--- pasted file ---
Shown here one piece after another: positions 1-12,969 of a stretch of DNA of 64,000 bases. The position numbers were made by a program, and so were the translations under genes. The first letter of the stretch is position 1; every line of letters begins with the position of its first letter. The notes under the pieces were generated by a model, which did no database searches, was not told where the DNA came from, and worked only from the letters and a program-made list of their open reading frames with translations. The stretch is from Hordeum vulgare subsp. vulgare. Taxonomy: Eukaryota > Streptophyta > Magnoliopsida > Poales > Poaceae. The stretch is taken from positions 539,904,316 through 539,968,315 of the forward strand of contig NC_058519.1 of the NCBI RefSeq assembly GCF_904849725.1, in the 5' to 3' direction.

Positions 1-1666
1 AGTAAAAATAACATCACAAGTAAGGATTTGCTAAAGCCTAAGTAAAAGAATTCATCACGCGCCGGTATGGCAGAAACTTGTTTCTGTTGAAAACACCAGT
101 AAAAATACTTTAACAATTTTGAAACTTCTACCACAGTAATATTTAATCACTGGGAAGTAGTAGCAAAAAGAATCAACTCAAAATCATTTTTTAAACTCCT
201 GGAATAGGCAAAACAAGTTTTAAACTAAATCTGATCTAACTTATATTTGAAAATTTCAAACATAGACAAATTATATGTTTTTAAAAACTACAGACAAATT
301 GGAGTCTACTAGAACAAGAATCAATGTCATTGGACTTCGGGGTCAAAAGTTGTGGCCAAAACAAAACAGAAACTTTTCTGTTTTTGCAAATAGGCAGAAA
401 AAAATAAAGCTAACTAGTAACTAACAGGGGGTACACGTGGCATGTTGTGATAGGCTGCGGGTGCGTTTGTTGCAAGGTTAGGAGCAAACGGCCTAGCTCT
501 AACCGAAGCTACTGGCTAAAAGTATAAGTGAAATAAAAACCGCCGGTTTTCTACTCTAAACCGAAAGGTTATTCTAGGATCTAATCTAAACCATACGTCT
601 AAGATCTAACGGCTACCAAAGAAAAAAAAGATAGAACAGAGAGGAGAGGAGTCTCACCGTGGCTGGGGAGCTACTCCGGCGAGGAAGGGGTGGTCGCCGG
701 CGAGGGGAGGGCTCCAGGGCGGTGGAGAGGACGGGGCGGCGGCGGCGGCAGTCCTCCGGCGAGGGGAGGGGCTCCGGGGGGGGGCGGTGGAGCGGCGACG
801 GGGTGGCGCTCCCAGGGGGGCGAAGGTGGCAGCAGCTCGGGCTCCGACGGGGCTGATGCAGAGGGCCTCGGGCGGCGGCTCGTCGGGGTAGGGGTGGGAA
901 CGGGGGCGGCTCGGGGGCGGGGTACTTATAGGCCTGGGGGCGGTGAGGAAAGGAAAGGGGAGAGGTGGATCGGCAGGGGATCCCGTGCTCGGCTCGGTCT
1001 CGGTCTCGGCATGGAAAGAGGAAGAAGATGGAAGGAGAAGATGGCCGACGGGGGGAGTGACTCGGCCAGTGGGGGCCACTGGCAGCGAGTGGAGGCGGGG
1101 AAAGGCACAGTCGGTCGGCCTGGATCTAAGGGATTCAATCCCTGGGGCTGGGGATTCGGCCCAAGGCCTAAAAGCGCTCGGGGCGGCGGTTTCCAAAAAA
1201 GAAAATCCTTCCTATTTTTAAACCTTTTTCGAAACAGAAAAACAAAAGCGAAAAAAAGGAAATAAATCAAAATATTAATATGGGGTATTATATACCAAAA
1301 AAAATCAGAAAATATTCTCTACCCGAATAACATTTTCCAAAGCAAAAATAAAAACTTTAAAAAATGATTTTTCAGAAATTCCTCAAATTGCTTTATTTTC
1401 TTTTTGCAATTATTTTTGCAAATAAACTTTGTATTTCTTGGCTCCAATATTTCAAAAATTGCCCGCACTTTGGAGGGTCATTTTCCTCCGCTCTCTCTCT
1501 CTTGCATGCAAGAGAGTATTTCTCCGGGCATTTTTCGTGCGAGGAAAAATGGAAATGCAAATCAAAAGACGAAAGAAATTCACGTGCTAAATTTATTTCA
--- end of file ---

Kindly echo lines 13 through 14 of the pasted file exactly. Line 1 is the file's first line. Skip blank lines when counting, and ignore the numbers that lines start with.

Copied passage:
1001 CGGTCTCGGCATGGAAAGAGGAAGAAGATGGAAGGAGAAGATGGCCGACGGGGGGAGTGACTCGGCCAGTGGGGGCCACTGGCAGCGAGTGGAGGCGGGG
1101 AAAGGCACAGTCGGTCGGCCTGGATCTAAGGGATTCAATCCCTGGGGCTGGGGATTCGGCCCAAGGCCTAAAAGCGCTCGGGGCGGCGGTTTCCAAAAAA